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Guide to Nutrients & Blumat Systems

Biofilm Buster

Can nutrients be used with Blumat Systems?


The answer to this question is rich with subtleties and nuance, which is why it needs to be addressed with an article as opposed to a yes/no. The short answer is generally yes, with some caveats.


The devil’s in the details, and whether any given regimen is compatible with a Blumat Watering System is dependent on many factors.

Factors Influencing Blumat-Compatibility Dosing Volume & Frequency

These are the most obvious and immediate factors that will determine how problematic any given fertigation program is compatible with a Blumat Watering System.

The concentration of nutrients (dose) as well as frequency of nutrient application are the first and foremost factors impacting how compatible a nutrient program will be with a Blumat Watering System. When converting from a drain-to-waste style, we recommend using 25-50% dilution rates of nutrient concentrations.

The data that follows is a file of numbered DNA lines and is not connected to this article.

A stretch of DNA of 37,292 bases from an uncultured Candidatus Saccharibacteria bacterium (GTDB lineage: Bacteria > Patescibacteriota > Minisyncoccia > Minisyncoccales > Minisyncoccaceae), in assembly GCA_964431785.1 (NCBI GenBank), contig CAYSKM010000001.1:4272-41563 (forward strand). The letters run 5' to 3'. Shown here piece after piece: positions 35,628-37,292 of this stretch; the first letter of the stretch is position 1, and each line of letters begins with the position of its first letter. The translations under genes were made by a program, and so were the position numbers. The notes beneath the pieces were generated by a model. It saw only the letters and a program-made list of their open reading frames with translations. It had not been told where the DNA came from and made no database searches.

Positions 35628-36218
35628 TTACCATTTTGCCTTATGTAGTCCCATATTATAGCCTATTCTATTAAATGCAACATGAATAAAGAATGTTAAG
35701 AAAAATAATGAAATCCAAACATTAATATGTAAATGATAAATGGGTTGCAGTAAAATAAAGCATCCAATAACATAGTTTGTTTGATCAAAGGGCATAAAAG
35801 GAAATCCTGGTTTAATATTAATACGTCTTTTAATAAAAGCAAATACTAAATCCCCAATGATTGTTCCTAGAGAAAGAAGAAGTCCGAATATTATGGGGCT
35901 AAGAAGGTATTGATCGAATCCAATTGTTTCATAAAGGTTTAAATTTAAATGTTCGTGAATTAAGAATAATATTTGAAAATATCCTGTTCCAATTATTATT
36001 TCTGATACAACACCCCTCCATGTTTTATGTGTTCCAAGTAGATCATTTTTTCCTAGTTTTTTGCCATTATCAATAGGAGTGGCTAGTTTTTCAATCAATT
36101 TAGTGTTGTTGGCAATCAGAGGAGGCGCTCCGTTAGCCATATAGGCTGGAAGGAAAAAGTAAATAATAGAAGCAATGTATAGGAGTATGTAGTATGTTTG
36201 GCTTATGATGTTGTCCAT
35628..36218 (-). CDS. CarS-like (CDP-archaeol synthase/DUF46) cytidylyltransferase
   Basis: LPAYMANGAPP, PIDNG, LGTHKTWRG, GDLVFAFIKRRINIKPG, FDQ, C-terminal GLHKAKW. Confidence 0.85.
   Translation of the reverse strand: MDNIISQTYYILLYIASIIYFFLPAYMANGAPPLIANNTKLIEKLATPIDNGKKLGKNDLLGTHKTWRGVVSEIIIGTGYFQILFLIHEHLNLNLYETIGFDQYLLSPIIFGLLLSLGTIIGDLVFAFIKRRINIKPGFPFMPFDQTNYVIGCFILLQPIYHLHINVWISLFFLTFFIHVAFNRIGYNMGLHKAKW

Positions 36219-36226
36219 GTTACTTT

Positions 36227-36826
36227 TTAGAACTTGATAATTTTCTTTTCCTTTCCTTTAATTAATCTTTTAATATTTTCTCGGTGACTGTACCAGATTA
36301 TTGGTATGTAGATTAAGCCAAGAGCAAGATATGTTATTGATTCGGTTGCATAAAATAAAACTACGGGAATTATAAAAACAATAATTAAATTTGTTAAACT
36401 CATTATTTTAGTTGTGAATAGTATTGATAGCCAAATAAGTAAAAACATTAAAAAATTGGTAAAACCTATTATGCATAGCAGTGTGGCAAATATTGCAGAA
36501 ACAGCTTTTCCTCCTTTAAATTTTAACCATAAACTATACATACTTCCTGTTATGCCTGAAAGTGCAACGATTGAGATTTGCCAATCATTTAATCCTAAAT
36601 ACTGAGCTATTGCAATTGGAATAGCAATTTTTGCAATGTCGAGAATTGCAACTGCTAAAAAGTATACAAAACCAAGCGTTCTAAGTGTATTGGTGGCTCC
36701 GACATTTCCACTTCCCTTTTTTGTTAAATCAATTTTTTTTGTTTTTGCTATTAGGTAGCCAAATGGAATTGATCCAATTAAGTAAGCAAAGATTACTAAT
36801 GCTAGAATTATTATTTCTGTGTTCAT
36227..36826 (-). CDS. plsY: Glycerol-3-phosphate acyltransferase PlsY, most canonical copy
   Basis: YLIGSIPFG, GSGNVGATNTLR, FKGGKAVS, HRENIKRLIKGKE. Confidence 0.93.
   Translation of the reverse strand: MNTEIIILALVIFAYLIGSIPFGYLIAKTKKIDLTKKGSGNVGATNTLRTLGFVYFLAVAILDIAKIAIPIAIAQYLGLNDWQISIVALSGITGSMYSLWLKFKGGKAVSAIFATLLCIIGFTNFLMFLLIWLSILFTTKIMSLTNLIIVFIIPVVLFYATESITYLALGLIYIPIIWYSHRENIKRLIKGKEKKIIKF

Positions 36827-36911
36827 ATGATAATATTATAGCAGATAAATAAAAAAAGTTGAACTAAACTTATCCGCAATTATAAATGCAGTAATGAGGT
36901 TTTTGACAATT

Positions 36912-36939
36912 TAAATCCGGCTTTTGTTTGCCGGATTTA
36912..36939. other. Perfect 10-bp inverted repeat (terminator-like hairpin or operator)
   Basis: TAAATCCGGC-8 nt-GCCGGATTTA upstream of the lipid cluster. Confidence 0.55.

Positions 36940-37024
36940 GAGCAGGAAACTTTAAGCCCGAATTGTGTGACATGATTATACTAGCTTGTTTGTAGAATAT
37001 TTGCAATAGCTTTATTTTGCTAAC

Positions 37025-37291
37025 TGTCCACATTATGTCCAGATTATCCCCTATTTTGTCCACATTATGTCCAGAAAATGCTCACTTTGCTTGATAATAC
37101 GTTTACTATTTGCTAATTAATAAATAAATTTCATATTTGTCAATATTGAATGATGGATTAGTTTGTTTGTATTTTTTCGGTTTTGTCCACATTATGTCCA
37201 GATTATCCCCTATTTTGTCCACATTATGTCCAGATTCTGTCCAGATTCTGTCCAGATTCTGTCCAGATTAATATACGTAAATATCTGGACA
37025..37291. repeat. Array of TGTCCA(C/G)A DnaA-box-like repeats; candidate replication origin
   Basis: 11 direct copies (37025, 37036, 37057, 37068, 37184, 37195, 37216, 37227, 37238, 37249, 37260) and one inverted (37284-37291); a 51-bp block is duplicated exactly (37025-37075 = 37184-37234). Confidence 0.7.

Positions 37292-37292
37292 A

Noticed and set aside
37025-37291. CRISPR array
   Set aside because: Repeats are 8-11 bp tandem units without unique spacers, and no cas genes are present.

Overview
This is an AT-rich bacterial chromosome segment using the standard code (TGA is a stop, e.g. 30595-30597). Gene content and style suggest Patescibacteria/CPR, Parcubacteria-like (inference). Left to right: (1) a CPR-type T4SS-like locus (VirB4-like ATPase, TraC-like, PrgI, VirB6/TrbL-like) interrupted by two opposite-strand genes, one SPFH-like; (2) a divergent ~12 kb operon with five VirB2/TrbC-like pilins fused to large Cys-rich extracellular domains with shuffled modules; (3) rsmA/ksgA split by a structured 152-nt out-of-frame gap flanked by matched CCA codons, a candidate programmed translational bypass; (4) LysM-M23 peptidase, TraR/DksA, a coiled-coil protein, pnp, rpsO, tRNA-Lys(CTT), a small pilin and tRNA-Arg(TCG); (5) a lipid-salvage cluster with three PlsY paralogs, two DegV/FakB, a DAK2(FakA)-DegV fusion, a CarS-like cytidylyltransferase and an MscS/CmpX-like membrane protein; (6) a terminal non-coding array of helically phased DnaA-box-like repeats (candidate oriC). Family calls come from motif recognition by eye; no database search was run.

The thicker the nutrient solution, the more likely it is to clog a system or cause other issues.

Organic vs. Synthetic

Organic nutrients are generally stickier, more encouraging of biological growth, and mix into higher-viscosity solutions. These are generalities, and your specific organic fertilizer/additive may not fit the description.

However, if these generalizations apply to your organic fertilizer, it is more likely to clog your system than a lower viscosity and more sterile synthetic fertilizer/additive.

Broadly speaking, synthetic fertilizers are less likely to cause problems in a Blumat System.

Water-Soluble vs. Particulate

The more water-soluble a nutrient or additive is, the more likely it is to be successful in a Blumat Watering System.

When an additive or nutrient has physical particulates that “settle out” in a reservoir or solution, it poses a higher risk of causing problems in a Blumat system. Luckily, physical particulate matter can generally be filtered out prior to entering a Blumat System.

System Flow Rate/Reservoir Turn-Over Rate